There are several reasons you may need to learn how to perform a MySQL export. Don’t believe it? Check these out.
- Perhaps you are dissatisfied with your current hosting provider and want to switch to a better web host. By way of advice: using a site builder could give you more flexibility and control over your website design and as such, enhance your hosting experience and reduce the need to switch hosts later. Yourwebsite offers hundreds of themes, plugins, and so much more.
- Maybe you are interested in backing up your databases. However, you should note that this may take a very long time if the data is extremely large.
- It could be that a third-party MySQL database is involved. This means that you migrating across SQL platforms (for example, from Microsoft SQL Server to an Oracle database).
Whatever your reason, there are a few ways to carry out a MySQL export. One is through your phpMyAdmin tab in cPanel, and another is by using mysqldump. Today, you will learn how to use the mysqldump method.
When you create a copy of your database you perform a dump. mysqldump is a program that backs up databases using logical backups. A logical backup is one where all but the contents of a database is backed up. mysqldump works by reducing the current database to SQL statements that you can then run at a different location to rebuild your database.
Advantages of mysqldump
- One advantage of this method is that you can edit the output file before restoring it. This means that the exported file does not have to be imported in its original form.
- Invocation syntax allows you to dump either single or multiple tables, one or more whole databases, or even whole MySQL databases.
- If you have detected issues in the exported file, the debugging feature allows you to include debugging information into the backup statements. Also, should the issues be of a nature to inhibit the dump, you can overcome these easily and force the dump.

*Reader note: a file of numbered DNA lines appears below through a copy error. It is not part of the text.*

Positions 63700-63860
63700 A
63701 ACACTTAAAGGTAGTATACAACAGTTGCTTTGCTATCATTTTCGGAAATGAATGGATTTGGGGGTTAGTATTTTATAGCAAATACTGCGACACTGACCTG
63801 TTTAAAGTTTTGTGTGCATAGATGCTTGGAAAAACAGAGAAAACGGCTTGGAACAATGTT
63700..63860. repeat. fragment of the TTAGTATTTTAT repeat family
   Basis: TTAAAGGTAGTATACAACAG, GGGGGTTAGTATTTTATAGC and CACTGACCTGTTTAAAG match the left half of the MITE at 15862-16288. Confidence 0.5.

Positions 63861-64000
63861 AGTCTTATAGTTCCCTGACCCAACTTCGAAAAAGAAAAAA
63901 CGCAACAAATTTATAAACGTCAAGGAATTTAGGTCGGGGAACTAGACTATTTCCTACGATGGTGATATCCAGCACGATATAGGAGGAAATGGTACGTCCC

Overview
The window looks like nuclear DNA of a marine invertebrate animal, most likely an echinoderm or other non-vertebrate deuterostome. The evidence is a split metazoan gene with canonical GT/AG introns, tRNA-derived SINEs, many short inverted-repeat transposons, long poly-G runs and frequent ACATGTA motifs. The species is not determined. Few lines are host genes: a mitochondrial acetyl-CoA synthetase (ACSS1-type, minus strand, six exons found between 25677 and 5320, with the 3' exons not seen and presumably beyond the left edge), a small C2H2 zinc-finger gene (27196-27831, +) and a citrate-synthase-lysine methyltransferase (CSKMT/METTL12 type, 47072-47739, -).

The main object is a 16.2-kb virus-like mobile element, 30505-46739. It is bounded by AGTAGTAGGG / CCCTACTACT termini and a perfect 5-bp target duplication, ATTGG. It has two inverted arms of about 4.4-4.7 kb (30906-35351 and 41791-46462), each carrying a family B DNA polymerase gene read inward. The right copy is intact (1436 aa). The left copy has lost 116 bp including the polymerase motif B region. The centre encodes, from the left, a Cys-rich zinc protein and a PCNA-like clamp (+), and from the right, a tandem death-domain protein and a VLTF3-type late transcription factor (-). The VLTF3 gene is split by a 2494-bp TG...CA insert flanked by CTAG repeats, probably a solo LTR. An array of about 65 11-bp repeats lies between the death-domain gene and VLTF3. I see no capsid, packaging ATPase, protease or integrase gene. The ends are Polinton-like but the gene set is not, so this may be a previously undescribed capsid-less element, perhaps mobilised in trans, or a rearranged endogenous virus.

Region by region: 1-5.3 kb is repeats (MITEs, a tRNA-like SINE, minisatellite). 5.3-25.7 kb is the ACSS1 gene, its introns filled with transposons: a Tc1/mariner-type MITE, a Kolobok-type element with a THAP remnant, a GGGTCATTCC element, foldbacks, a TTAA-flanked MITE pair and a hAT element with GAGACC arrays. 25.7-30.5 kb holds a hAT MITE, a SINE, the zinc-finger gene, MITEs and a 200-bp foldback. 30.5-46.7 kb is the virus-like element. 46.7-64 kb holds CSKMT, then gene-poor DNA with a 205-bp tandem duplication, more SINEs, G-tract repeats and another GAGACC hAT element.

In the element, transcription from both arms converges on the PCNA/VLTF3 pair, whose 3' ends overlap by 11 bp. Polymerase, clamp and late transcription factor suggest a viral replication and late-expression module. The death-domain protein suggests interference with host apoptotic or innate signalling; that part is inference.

- A great option for those who may need a MySQL export from a third party is the internationalization feature that allows you to use character features of foreign languages.
Performing MySQL Exports using the Command Line
1. Exporting up a single database:
- Access the command line
- Enter the following command where ‘username’ represents your username, ‘dbname’ represents the name of your database you wish to export, and ‘newspot.sql’ represents the location receiving the MySQL export:
mysqldump -u username -p dbname > newspot.sql
- Input your password
Your MySQL export file is now ready.
2. Exporting more than one database:
As was mentioned earlier, you can export multiple databases at the same time. To do this, you will need to input all the databases to be exported (in our example below we have two MySQL export databases). Use a space to separate them.
The command prompt required is:
mysqldump -u username -p --databases database_1 database _2 > newdatabasespot.sql
When the .sql file is created, it will contain both databases.
3. Exporting all your databases:
Unlike with the previous example, should you wish to export or backup all your MySQL databases, you are not required to input all their names. The following command prompt will get the job done:
mysqldump -u root -p --all-databases > newdatabasesot.sql
Again, a single .sql file will be created containing all your MySQL databases.
If you want to export to multiple files, you can consider adding a bash for loop.
Confirming the MySQL Export
Because there will be no visual cues to indicate that the file has been exported, you will need to check. You can:
- Run the following command to confirm if the dump was executed: head -n 5 data-dump.sql. The result should show that an SQL dump had been performed, and the location that it was exported to.
- Physically check for the .sql file in the specified folder
Using your MySQL Export File
While the reasons you created the backup would largely determine what you use the file for, one of the main reasons would be for migration purposes. You would, therefore, need to know how to import the newly created .sql file.
You can use the command line as well to help with this. The program you would require is mysqlimport. It works by populating a table’s contents to recreate your database.
You have options when it comes to backing up/exporting/dumping your databases. Using the command line is one of those options.
The command prompts to perform an export are:
To export one database: mysqldump -u username -p dbname > newspot.sql
To export more than one database: mysqldump -u username -p –databases database_1 database _2 > newdatabasespot.sql
To export all your databases: mysqldump -u root -p –all-databases > newdatabasesot.sql